• After all, you don't hear very often that a MS-Windows virus infects a Macintosh.

      I actually hear that all the time, it's just not true.
      • and the layman who saw "Independence Day" might also think so. Somehow aliens use the same wireless network protocols and our viruses are binary compatible. I guess that damn i386 just never goes away.

        After a while, it becomes aggravating how many people see something having to do with any high "tech mumbo jumbo" and assume it really is just "random mumbo jumbo" that somehow works most of the time.
  • I wonder when someone will be able to install a trojan horse into a cars on board computer and disable important functions like, lets say braking remotely.
    • I work for a company that makes hardware and software to monitor vehicle networks, and one of my coworkers tells me one protocol (Onstar? I am NOT sure) has a message to disable the brakes.
  • Crazy (Score:5, Interesting)

    by XFilesFMDS1013 (830724) on Monday May 09, 2005 @08:06PM (#12483364)
    Reading the article, they're talking about going undergound in order to not effect any other cellphones in the area, and it stuck me as to how much is the same between a computer virus and a "physical" virus. I mean, scientists who work with e.g. bubonic plague, have to take the same cautions, i.e. not letting the virus out into the "wild", where it can spread. I suppose in a few years, many viruses will be tested like this, taking them into a underground bunker, putting them on a computer that has absolutly no connection to the outside world, and trying to find a cure for it. Then the geeks shall hold the true power.
    • No need to go underground, just build a Faraday cage. When I supported Cisco's wireless division we had several large test chambers which were copper sheet lined boxes used for testing high amplification gear without radiating everyone around. A similar setup would work for testing wireless virus transmission.
  • if I had cash, I'd get on the list for one now, frankly. they have done a lot of good things in a row with that machine, and toyota is very good about licensing their technology to other automakers. they did a techno-swap agreement with ford, and looks like the GM/DC combine is working on one now.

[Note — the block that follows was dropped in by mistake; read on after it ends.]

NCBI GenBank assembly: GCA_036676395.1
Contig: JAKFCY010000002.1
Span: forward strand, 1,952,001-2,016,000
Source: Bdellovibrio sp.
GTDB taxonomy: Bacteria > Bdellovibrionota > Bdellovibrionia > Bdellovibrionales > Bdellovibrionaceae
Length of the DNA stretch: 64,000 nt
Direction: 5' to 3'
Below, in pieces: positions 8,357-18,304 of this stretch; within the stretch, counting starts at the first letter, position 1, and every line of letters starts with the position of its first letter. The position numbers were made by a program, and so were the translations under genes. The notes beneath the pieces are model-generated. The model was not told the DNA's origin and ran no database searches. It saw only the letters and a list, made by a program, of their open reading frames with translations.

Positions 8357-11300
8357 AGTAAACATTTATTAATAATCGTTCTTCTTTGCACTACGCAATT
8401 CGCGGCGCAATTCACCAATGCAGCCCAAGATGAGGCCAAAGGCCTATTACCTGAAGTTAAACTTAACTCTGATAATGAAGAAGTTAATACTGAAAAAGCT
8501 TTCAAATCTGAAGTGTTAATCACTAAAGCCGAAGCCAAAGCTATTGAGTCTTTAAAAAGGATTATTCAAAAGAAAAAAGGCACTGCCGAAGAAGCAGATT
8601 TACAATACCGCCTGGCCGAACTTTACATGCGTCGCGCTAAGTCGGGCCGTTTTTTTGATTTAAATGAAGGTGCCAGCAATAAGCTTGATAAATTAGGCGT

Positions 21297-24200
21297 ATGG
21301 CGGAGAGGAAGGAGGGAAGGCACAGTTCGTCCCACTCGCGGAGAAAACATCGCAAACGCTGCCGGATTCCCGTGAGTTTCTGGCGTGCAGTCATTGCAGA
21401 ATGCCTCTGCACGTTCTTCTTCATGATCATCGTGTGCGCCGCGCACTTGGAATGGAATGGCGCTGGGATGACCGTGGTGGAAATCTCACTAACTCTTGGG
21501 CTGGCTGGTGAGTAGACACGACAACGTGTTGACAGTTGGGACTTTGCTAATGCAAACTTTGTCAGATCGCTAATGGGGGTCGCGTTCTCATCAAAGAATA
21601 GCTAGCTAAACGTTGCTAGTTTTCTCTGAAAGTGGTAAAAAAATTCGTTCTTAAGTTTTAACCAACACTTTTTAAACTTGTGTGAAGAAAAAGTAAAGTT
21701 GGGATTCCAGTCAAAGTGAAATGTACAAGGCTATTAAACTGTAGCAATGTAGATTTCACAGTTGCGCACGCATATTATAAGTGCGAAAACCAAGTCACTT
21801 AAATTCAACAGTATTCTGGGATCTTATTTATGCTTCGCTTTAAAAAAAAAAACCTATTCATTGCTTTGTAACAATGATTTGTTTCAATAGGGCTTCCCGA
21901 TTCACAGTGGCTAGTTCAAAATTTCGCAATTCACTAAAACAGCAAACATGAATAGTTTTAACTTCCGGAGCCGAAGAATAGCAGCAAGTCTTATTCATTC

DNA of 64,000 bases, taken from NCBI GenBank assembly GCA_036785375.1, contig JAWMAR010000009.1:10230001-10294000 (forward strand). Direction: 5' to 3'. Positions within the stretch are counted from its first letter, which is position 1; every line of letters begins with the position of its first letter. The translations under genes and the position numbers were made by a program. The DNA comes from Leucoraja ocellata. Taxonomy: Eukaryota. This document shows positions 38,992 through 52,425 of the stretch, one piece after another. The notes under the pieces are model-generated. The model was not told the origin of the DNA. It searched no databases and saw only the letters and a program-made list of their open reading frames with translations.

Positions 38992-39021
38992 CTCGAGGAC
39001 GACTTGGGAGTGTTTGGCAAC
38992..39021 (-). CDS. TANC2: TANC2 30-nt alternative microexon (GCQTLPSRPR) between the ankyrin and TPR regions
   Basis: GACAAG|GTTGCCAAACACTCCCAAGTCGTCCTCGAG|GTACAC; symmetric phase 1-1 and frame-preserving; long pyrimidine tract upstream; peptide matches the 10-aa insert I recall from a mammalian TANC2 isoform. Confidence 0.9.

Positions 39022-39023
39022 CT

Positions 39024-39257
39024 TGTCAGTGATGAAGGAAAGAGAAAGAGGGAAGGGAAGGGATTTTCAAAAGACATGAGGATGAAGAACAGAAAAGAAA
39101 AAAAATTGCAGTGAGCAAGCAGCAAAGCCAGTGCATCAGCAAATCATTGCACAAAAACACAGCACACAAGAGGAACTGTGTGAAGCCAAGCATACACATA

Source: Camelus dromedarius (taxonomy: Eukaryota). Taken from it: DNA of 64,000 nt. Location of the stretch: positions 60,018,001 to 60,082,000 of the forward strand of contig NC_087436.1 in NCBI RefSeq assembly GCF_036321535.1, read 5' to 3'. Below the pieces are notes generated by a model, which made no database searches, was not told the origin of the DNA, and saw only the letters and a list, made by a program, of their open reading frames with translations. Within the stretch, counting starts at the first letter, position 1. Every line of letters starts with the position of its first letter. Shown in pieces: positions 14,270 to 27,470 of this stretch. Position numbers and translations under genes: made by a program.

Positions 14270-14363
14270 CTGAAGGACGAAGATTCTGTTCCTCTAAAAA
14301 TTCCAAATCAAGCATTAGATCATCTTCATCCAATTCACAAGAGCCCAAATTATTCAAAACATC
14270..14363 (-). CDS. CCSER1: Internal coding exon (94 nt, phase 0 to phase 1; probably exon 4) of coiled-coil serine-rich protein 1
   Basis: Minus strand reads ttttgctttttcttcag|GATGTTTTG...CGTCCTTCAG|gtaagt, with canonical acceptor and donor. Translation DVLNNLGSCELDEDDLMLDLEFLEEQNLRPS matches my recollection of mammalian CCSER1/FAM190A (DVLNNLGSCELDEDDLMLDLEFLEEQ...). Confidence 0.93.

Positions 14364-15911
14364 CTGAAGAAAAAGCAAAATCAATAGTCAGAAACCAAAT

however, I strongly encourage everybody else to hate the car with a purple-veined passion, so when I do get into a position to.... errr, no, I just want you all to hate it. not saying why ;) starting about a y
    • hehe.. In many dealerships, there are no waiting lists any more; nor do you have to pay extra. The trick is to hunt around, sometimes this means calling dealerships 200 miles away or more. But if you're persistent, you CAN get a Prius today, for MSRP. (There are even reports of people paying UNDER MSRP.)
      • (There are even reports of people paying UNDER MSRP.)


        Don't overlook buying used.

        I bought mine with 16K on it. As I was signing the paperwork, the finance officer came to the salesman and asked if the price was correct. There was an error. They sold it for the base price. I got the fully loaded model with the NAV system. It should have sold for about 3K more. It was too late. I got my original price. Sweet.. Know the value before you go to the dealer. Watch for a bargin. They are out there.
        • You paid the new car price for one with 16K on it? Man, what a deal! Can you come with me next time I buy a used car? :)
          • You paid the new car price for one with 16K on it? Man, what a deal! Can you come with me next time I buy a used car? :)


            I didn't think I had to explain the diference between new car MSRP and used car Blue Book.

            I got a fully loaded Prius with 16K for under $18K. I'll leave it up to you to figure if that's 3K under MSRP or Blue Book.
    • I love mine .... best part is the car computer has easter eggs - now you can pull the 'engine codes' yourself sitting in the driver's seat and call them in to the dealer ....
    • Try central or western PA as a place to find Priuses.

      Toyota sends out a set amount of cars to every dealership, even if one doesn't sell a single one and has to ship it to another dealership. Last march i could have driven 3 hours to pickup a fully loaded white prius in western PA if i wanted to, they had it sitting on the lot. The people who sign up for the car wont get called until their specific color comes in. If you take any color, you can get it fast (the toyota dealership around here had two white o
  • by gambit3 (463693) on Monday May 09, 2005 @08:11PM (#12483396) Homepage Journal

    Does anyone else feel disturbed by that statement?

    We waited hesistantly a moment, turned ignition off and rebooted the car...
    • Does anyone else feel disturbed by that statement?

      Well, since MSFT wants to provide the OS for onboard electronics, soon you'll get a Red Screen of Death ...

    • by taniwha (70410) on Monday May 09, 2005 @08:53PM (#12483630) Homepage Journal
      well given that the Prius doesn't have a traditional key, just a key-fob that identofies you and an 'on' button it is a lot like rebooting a PC - to be fair they probably didn't push 'reset' (there isn't one) just turned it off then on again
    • Sitting in an A320 at Stuttgart last summer, wondering why it isn't going anywhere. Eventually they tell us that one of the thrust reversers didn't deploy on landing, and they're trying to persuade the computer to open both of them at the same time.

      After an hour and a half of this, the captain tells us that they're "just going to try rebooting the aeroplane". You should have seen some of the passengers' faces, especially when all the cabin lights went off and the air conditioning fell silent... :)

      (In the

  • by ctl4u (12243) on Monday May 09, 2005 @08:19PM (#12483429) Homepage
    With my 1979 Toyota Camry no matter what bluetooth signals I sent there was no response. Needless to say, I was shocked!
  • KITT (Score:5, Funny)